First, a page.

When the SNS branch of the nervous system is activated, our body is generally reacting to a cocktail of stress hormones, namely adrenaline and cortisol. This is to give us the fuel we need to run or fight in the face of perceived danger. When we are mobilised in this way, our body uses primarily glucose for fuel, which it extracts from stores in the liver and muscles, and uses this to give us the energy we need to fire said muscles - to run, to resist, to lift, throw, etc. Our blood pressure increases, and the blood supply moves to mainly feed our large muscle groups. What we don’t need in those moments of danger is good digestion, good immune response or a reproductive system that is functioning well. Our beautiful nutrient filled blood is diverted away from those things, because our body prioritises escaping the immediate threat.
Let’s shift focus to what our mental faculties might be doing in this SNS state - we certainly don’t need healthy social connection, nor creativity or logical reasoning. We are stressed, tense and focused only on surviving our immediate threat. We cannot multi-task - this would threaten our survival. Naturally, the opposite is true when we are in the PNS state, because we are not so focused on survival and therefore have the capacity to extend our mental and emotional resources toward innovative, expansive thinking and creating and sustaining meaningful social connections.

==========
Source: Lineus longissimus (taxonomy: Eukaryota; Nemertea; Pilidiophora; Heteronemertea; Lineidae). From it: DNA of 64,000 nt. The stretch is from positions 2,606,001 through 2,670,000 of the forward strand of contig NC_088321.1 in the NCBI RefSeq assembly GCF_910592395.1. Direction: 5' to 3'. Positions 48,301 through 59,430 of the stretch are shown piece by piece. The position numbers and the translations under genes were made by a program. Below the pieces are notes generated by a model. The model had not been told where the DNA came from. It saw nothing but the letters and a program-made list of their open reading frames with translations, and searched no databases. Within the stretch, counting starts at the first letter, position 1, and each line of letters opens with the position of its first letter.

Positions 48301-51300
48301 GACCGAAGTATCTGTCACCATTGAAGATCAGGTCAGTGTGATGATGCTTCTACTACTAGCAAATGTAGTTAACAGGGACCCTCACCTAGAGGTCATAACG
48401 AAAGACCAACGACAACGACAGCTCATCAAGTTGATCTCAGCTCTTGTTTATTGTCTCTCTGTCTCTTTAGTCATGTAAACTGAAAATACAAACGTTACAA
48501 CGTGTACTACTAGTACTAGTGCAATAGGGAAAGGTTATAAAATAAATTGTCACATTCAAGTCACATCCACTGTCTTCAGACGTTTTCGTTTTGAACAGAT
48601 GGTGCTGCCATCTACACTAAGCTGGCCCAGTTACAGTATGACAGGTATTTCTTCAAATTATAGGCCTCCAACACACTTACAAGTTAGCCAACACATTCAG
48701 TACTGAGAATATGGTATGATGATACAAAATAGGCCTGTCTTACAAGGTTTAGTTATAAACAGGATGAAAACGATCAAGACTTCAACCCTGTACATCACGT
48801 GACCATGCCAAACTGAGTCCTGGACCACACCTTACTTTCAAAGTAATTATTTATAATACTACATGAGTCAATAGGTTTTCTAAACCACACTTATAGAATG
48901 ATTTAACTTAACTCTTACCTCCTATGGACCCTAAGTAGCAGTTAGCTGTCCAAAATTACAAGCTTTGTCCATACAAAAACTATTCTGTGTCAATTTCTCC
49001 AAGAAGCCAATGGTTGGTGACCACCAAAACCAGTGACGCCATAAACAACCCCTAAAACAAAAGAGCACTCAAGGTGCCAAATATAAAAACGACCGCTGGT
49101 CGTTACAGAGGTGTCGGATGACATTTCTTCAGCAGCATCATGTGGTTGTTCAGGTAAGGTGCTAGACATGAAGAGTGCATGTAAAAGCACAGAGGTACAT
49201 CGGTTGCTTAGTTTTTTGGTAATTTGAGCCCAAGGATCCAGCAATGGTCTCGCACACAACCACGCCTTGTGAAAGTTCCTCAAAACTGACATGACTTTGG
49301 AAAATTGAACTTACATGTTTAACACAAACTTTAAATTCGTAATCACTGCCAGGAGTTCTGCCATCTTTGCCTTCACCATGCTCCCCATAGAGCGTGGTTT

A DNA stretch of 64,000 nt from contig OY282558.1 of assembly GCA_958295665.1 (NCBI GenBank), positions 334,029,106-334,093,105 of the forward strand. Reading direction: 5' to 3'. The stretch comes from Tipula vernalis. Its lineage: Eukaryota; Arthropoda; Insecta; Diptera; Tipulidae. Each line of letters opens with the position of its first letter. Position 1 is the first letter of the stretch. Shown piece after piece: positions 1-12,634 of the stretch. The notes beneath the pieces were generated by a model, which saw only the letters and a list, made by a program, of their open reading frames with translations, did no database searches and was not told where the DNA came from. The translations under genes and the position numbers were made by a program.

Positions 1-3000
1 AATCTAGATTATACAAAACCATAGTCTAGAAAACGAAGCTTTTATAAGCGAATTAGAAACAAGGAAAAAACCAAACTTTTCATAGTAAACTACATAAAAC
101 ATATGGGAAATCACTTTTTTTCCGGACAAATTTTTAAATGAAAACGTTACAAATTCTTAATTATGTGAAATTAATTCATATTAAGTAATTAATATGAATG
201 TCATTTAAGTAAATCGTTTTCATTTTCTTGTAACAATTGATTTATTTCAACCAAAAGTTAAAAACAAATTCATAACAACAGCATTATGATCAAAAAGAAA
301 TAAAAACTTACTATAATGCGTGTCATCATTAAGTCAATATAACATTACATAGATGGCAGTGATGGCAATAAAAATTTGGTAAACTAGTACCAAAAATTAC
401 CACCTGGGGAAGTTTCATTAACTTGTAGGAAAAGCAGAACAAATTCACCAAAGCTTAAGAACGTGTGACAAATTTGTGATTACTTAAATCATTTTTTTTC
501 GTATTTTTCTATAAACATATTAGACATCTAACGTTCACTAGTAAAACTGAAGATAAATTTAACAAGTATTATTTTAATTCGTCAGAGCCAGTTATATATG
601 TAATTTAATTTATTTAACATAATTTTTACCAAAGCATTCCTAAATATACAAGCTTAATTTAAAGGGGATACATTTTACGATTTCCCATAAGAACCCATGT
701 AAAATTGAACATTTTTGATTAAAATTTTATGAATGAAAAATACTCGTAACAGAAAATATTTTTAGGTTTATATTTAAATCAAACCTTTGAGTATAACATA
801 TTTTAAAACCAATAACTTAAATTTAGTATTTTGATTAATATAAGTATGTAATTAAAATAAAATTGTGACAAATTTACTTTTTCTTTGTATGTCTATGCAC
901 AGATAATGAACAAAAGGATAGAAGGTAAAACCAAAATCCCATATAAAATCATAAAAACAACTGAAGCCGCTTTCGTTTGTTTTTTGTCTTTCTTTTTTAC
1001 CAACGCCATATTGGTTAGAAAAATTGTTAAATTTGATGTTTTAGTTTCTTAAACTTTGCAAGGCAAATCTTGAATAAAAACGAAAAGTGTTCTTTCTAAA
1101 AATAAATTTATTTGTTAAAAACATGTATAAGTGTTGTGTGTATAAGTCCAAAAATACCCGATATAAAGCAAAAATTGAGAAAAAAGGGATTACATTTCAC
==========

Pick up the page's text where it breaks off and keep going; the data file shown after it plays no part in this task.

Why we strive to survive
You may wonder why survival is such a prominent theme here. The reason is, that our nervous systems have evolved over hundreds of thousands of years in the context of hunter-gatherer societies. Our ancestors literally needed to observe and avoid threats in their environment to survive - wild animals, rival and unfriendly tribes, the elements of Mother Nature like fire and flood. And only those with the nervous systems capable of dealing with these threats appropriately survived and passed on their DNA. As modern humans, we’ve only been facing the threat of demanding bosses, performance reviews, overflowing email inboxes and the like for a very short time relative to evolutionary history. But our nervous system still deals with these perceived threats in exactly the same way as it would any life-threatening event. We don't feel safe, so we mobilise.